FEASTING ON THE WORD
"If you meditate on the Scriptures it will appear to you in its brilliant splendor." ―St. Pio of Pietrelcina
Twenty-ninth Sunday in Ordinary Time (A)
Isaiah 45:1, 4-6 | Psalm 96:1, 3, 4-5, 7-8, 9-10 | 1 Thessalonians 1:1-5B | Matthew 22:15-21
As we delve into the readings for this Twenty-ninth Sunday in Ordinary Time, we come to the realization that God is the true ruler over all the world.
Back in the 70s for the World Day of Peace, Pope Paul VI wrote what we call the Peace Day Message. In that message, he reflects at one point on the incredible evil of the bombing of Hiroshima and Nagasaki, and he calls that a butchery of untold magnitude, this total destruction of two whole cities and all of their people. Then he says, "Who is the model for our time?" In the midst of this kind of violence, this kind of killing that you can describe as a butchery of untold magnitude, who is the model? Do you know who Pope Paul VI names? Mahatma Gandhi, a Hindu, not a Christian. There is the model for our time because God is acting through Gandhi. Gandhi shows us the way that Jesus would reject violence, killing, brutality and butchery. God acts through everyone and everything. God has to be present in every aspect of our lives.
In the first reading, Isaiah prophesies the reign of Cyrus of Persia over the Kingdom of Judah, more than 100 years before it takes place. God will use Cyrus of Persia, a heathen ruler, to carry out His divine plan for Israel. After Cyrus conquers Babylon, he will not only allow the Jewish captives to return to their homeland, but also finance the rebuilding of the Temple in Jerusalem. Although Cyrus was not aware of it, the one and only God of Israel was the one who ultimately enabled him to subdue the nations before him and to accomplish all that he accomplished. He had no relationship with God at all. Still, God let circumstances fall in this Gentile leader's favor so that He could answer His people's prayers while revealing His own power in an even greater way. What message does this convey to all of us? No matter how godless our government may become, we must, like the Jews in exile, pray that God will still accomplish His will in our nation and in the world.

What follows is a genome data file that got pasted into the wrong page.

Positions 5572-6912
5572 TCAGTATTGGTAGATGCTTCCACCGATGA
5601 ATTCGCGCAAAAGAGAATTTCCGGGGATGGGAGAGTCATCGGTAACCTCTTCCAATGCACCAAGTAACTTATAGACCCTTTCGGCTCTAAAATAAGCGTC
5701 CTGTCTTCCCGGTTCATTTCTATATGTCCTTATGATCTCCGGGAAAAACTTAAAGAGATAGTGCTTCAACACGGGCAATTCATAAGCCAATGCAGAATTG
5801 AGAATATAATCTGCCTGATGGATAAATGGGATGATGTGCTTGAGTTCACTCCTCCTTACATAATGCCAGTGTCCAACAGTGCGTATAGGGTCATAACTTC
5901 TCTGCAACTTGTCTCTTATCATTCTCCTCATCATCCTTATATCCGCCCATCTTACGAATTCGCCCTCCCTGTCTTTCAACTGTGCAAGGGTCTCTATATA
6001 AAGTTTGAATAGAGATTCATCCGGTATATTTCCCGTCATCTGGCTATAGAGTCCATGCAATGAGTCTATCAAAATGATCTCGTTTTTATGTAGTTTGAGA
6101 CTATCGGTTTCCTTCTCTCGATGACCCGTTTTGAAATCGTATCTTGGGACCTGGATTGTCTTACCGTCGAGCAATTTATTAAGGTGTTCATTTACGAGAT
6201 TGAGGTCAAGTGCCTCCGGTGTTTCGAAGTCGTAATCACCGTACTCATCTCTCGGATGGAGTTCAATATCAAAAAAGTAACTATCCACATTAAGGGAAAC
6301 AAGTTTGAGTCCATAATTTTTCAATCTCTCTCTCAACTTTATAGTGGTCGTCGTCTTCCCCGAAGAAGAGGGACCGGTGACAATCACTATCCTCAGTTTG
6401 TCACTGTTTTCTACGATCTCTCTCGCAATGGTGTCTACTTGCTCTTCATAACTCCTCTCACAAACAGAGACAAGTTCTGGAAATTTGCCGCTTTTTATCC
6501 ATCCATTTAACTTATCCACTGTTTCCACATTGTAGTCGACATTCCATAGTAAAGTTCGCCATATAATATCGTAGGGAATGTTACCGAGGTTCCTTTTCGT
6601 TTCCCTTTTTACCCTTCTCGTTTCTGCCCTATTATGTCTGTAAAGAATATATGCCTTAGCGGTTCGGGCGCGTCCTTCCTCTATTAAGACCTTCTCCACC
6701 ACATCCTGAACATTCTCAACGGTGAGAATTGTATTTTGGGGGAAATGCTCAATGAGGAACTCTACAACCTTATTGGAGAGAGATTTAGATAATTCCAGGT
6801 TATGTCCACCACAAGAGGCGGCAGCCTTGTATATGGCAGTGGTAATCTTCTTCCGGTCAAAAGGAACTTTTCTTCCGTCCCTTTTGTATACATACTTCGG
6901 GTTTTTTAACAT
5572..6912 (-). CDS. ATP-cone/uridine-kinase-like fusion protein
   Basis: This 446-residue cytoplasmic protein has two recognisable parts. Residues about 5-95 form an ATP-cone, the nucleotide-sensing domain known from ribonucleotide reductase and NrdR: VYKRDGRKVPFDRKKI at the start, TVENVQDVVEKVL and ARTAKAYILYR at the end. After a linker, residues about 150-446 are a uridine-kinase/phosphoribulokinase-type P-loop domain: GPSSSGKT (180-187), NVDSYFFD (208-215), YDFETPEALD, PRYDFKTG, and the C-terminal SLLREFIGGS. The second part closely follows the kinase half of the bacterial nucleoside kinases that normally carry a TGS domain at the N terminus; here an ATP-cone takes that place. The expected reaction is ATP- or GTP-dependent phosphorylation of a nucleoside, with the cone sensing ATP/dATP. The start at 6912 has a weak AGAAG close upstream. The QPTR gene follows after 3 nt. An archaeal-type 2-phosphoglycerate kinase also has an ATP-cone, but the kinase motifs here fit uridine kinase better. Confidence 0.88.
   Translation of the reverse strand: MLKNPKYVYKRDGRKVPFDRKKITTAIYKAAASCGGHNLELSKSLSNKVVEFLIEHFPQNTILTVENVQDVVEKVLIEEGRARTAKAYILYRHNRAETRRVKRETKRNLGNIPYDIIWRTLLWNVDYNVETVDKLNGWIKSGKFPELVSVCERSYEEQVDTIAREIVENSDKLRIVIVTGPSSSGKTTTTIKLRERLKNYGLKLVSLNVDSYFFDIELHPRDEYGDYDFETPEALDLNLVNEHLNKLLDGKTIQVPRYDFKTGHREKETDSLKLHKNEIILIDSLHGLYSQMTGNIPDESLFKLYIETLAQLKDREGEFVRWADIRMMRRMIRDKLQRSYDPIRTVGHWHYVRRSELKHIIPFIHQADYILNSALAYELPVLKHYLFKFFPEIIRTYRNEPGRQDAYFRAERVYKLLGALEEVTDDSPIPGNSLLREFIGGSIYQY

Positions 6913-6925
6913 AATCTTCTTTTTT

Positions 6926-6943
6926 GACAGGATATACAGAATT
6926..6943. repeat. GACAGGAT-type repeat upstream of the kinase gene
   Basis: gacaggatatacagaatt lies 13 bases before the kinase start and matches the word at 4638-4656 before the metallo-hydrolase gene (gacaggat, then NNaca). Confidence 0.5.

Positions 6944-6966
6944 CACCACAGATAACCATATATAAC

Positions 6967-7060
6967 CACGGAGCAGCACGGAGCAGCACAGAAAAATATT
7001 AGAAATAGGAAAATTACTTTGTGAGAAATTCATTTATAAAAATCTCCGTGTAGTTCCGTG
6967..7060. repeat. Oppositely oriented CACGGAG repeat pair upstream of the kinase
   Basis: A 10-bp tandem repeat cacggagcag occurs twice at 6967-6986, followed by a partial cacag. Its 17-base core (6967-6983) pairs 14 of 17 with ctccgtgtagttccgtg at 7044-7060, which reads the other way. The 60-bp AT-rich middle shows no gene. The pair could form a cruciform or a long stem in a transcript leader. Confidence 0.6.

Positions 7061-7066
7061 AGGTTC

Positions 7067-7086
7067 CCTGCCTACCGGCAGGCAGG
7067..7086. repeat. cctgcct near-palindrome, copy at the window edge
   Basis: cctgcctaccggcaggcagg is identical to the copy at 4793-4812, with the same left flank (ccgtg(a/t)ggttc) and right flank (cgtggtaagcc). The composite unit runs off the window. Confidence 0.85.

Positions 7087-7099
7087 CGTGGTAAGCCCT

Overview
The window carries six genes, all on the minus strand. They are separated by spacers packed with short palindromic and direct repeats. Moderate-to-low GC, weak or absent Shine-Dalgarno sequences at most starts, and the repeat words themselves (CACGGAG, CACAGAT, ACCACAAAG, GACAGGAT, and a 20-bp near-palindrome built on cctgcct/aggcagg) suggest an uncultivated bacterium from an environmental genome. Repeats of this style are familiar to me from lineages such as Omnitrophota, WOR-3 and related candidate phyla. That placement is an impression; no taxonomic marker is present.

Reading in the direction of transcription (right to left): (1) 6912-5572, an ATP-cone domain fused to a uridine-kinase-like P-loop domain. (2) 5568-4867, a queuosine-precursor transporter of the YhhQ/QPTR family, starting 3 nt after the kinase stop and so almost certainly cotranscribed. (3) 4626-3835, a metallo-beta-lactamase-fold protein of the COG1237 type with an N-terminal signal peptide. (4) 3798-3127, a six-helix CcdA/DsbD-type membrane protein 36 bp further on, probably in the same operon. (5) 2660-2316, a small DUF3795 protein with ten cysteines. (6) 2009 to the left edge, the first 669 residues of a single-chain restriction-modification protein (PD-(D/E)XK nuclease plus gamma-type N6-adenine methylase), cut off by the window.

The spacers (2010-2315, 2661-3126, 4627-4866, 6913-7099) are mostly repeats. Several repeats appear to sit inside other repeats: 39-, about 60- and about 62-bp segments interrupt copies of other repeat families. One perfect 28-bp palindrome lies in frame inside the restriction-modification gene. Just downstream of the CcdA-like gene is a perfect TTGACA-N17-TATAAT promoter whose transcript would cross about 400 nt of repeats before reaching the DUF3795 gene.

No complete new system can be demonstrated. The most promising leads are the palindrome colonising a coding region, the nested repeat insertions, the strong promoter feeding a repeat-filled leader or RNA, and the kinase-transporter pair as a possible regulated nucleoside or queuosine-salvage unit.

Rick Warren's "The Purpose Driven Life" has sold millions of copies, and transformed millions of people and churches across the world. Instinctively, most people want to know: What is my purpose? How can I be more fulfilled? What a shock to open this best-selling book and read the first sentence: “It’s not about you!” And it’s not about you. Though Jesus is intently interested in you, and loves you more than can be described, he is King of Kings, and Lord of Lords, and is worthy of our worship. We have been created to worship him, not the other way around.
In his letter to the Thessalonians, the apostle Paul teaches that they have become part of God’s chosen people because the word of the Gospel preached by him was not mere human words but was filled by the power of the Holy Spirit. His preaching was effective because God’s Spirit was at work. The life of the Church comes from its intimate connection to God and to the Lord Jesus Christ. In Paul's time, the emperor was referred to as Lord. Paul's claim is that Jesus, not the emperor, is Lord.